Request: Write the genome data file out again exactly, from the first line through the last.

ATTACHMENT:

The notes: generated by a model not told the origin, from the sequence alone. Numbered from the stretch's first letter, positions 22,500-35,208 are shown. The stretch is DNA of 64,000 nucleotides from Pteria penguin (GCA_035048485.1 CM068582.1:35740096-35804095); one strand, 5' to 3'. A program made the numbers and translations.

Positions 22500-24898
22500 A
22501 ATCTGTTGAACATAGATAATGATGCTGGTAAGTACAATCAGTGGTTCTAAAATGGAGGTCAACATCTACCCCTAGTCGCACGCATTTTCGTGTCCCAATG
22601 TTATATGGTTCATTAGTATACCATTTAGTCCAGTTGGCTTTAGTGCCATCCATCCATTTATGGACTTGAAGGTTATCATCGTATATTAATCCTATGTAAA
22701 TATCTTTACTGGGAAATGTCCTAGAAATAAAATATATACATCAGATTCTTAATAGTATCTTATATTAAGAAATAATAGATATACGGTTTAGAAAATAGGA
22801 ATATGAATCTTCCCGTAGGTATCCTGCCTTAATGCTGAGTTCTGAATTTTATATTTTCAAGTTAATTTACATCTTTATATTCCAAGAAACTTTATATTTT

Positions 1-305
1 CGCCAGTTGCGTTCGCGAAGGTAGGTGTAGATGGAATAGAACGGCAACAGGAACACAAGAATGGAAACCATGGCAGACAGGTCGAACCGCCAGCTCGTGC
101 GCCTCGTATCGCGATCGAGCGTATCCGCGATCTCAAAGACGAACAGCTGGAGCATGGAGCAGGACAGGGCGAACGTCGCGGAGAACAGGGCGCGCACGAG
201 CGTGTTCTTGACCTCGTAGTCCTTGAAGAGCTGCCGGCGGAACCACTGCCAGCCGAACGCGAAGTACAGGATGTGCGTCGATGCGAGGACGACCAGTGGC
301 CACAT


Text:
The notes: generated by a model not told the origin, from the sequence alone. Numbered from the stretch's first letter, positions 22,500-35,208 are shown. The stretch is DNA of 64,000 nucleotides from Pteria penguin (GCA_035048485.1 CM068582.1:35740096-35804095); one strand, 5' to 3'. A program made the numbers and translations.

Positions 22500-24898
22500 A
22501 ATCTGTTGAACATAGATAATGATGCTGGTAAGTACAATCAGTGGTTCTAAAATGGAGGTCAACATCTACCCCTAGTCGCACGCATTTTCGTGTCCCAATG
22601 TTATATGGTTCATTAGTATACCATTTAGTCCAGTTGGCTTTAGTGCCATCCATCCATTTATGGACTTGAAGGTTATCATCGTATATTAATCCTATGTAAA
22701 TATCTTTACTGGGAAATGTCCTAGAAATAAAATATATACATCAGATTCTTAATAGTATCTTATATTAAGAAATAATAGATATACGGTTTAGAAAATAGGA
22801 ATATGAATCTTCCCGTAGGTATCCTGCCTTAATGCTGAGTTCTGAATTTTATATTTTCAAGTTAATTTACATCTTTATATTCCAAGAAACTTTATATTTT

Positions 1-305
1 CGCCAGTTGCGTTCGCGAAGGTAGGTGTAGATGGAATAGAACGGCAACAGGAACACAAGAATGGAAACCATGGCAGACAGGTCGAACCGCCAGCTCGTGC
101 GCCTCGTATCGCGATCGAGCGTATCCGCGATCTCAAAGACGAACAGCTGGAGCATGGAGCAGGACAGGGCGAACGTCGCGGAGAACAGGGCGCGCACGAG
201 CGTGTTCTTGACCTCGTAGTCCTTGAAGAGCTGCCGGCGGAACCACTGCCAGCCGAACGCGAAGTACAGGATGTGCGTCGATGCGAGGACGACCAGTGGC
301 CACAT